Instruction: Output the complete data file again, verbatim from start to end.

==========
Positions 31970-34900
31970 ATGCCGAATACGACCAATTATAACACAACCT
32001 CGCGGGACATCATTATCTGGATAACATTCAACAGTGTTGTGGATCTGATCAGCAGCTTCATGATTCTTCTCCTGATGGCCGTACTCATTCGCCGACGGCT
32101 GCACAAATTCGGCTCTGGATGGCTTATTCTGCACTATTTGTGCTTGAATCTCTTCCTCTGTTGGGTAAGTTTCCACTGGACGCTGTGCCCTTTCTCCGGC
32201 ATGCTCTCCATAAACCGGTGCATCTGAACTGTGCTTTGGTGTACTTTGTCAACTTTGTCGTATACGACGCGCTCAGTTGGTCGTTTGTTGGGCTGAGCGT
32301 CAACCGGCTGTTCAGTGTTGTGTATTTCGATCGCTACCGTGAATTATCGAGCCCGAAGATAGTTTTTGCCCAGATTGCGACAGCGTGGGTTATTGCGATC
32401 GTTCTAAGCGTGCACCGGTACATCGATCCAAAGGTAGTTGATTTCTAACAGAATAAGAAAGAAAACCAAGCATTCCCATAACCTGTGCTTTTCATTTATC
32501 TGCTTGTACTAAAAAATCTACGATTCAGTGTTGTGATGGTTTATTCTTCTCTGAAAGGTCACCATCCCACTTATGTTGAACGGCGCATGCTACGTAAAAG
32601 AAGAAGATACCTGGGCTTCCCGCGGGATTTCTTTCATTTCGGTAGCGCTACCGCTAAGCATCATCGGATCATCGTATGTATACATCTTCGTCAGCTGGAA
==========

Positions 31970-34900
31970 ATGCCGAATACGACCAATTATAACACAACCT
32001 CGCGGGACATCATTATCTGGATAACATTCAACAGTGTTGTGGATCTGATCAGCAGCTTCATGATTCTTCTCCTGATGGCCGTACTCATTCGCCGACGGCT
32101 GCACAAATTCGGCTCTGGATGGCTTATTCTGCACTATTTGTGCTTGAATCTCTTCCTCTGTTGGGTAAGTTTCCACTGGACGCTGTGCCCTTTCTCCGGC
32201 ATGCTCTCCATAAACCGGTGCATCTGAACTGTGCTTTGGTGTACTTTGTCAACTTTGTCGTATACGACGCGCTCAGTTGGTCGTTTGTTGGGCTGAGCGT
32301 CAACCGGCTGTTCAGTGTTGTGTATTTCGATCGCTACCGTGAATTATCGAGCCCGAAGATAGTTTTTGCCCAGATTGCGACAGCGTGGGTTATTGCGATC
32401 GTTCTAAGCGTGCACCGGTACATCGATCCAAAGGTAGTTGATTTCTAACAGAATAAGAAAGAAAACCAAGCATTCCCATAACCTGTGCTTTTCATTTATC
32501 TGCTTGTACTAAAAAATCTACGATTCAGTGTTGTGATGGTTTATTCTTCTCTGAAAGGTCACCATCCCACTTATGTTGAACGGCGCATGCTACGTAAAAG
32601 AAGAAGATACCTGGGCTTCCCGCGGGATTTCTTTCATTTCGGTAGCGCTACCGCTAAGCATCATCGGATCATCGTATGTATACATCTTCGTCAGCTGGAA